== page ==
For more than four decades, the Judy Blume novel "Are You There God? It's Me, Margaret" has helped girls understand such "taboo" topics as getting your period or buying your first bra. And for almost as long, Blume has turned down requests from producers to turn the beloved novel into a movie.
But all that changed with the announcement in October 2018 that Blume had granted the film rights to producer James L. Brooks' Gracie Films and to Kelly Fremon Craig who wrote and directed the teen-oriented film "The Edge of Seventeen."
"[We've] spent much time together talking about 'Are You There God? It's Me, Margaret' and [I'm] so looking forward to seeing their combined visions of 'Margaret' on the screen," Blume told us in an emailed statement.
From Movie to Book
So what makes this novel so special? Published in 1970, it tells the story of an 11-year-old girl named Margaret Simon who's the daughter of a Jewish father and a Christian mother. Raised without any particular faith, she talks to God throughout the book as she navigates growing up (particularly getting her period) and tries to figure out which religion she should join.
"As far as I'm aware, it was the first novel written for young adolescent girls that accurately, thoroughly, and non-judgmentally described puberty. It treated the ordinary experiences common to basically every young teen girl as something important enough to write a book about," says young adult author and former Viking Children's Books editor Leila Sales in an email interview.
That approached resonated well with preteen girls. "My mom didn't tell me squat about puberty and other than a pamphlet my sister brought home from a health class at school (which was AWFUL), I had Judy Blume as my only guide," says Ellen Mangold in Thompson's Station, Tennessee, in an email. "I remember feeling like she had captured all my crazy thoughts on paper. I was so glad to know that I wasn't the only person who worried about all that stuff."
While just about everyone remembers many of the more-gimmicky aspects of the book (like the group chant "We must, we must, we must increase our bust!") "Are You There, God?" also opened a lot of young eyes to religious differences and options. "I think it was the first time that I saw religion presented as a choice, rather than something you were just born into," explains Courtney Hood, who works for an Atlanta-based publishing house.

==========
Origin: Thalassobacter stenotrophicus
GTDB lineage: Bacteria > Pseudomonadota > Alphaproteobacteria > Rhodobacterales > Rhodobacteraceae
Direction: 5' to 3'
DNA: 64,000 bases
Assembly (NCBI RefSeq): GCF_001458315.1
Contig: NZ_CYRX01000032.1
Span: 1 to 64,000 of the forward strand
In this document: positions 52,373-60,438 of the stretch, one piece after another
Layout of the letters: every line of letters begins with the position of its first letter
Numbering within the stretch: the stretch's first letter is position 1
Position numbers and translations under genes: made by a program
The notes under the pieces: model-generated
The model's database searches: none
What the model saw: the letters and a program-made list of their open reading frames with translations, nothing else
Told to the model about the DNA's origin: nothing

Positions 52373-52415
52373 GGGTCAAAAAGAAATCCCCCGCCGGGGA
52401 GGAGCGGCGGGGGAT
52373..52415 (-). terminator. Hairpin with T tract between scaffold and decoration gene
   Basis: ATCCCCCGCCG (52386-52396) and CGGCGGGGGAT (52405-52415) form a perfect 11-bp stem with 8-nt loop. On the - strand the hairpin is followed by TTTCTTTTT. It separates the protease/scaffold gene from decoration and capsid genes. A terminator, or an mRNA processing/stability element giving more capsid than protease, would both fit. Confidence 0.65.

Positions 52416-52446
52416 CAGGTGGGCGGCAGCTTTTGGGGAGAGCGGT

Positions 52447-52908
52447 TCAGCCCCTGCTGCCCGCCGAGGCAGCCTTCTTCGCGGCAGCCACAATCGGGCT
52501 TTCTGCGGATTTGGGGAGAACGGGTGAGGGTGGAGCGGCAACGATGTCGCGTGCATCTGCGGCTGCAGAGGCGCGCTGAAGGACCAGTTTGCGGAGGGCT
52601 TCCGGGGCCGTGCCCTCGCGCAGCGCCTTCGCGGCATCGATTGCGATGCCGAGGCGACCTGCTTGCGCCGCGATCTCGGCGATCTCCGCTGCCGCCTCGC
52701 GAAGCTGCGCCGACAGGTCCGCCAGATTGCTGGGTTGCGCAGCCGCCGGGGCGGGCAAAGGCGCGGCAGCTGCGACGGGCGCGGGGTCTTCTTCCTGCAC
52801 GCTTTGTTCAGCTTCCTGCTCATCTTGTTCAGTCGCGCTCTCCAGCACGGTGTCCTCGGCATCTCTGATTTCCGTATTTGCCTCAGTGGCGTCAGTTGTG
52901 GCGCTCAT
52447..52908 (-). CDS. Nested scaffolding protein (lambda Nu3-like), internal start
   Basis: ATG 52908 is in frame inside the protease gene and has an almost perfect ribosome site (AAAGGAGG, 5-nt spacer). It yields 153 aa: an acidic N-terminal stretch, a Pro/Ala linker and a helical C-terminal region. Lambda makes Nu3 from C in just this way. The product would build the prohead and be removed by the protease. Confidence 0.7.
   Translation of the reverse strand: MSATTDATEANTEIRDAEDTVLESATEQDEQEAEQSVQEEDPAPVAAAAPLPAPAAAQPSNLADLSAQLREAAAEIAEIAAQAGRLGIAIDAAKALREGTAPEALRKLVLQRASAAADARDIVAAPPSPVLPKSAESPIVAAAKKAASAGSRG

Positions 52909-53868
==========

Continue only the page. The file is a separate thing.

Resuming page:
Although the book is largely fiction, author Blume drew on personal experience to develop the religious aspect, writing on her website that like Margaret, she "had a very personal relationship with God that had little to do with organized religion. God was my friend and confidant."
The book wasn't without its detractors, however. Despite Blume's good intentions, the story's perceived sexual and "anti-Christian" subject matter caused much controversy. As a result, the presence of the book was fought in plenty of libraries around the country, although only removed from those in Gilbert, Arizona, elementary schools. Other schools opted to require a written note of approval from parents for checkout.
Despite these roadblocks, however, "Are You There God?" became a societal turning point that resonates with mothers and daughters around the world even today. "I remember how it made me feel: normal and heard and like it was going to be OK. And I remember thinking Judy Blume was the only grownup on Earth who remembered what it was like to be a young girl," adds Michelle Brownlee of Spring Hill, Tennessee. "She normalized things that were not discussed at home and only whispered about among friends."
Sales offers another reason why the novel has remained so popular. "It is a genuinely good read. The writing is terrific, the characters are nuanced and complex, there are little lines and observations that are so true or funny that they never leave you."
Not much is currently known about how the film will shake out. "I wonder if they'll do it in a 1970 setting or if they'll modernize it," Sales says. "I could see it working either way... [T]he book has remained in the collective consciousness because it remains relevant. The experiences and feelings that it depicts are still true for 12-year-old girls today."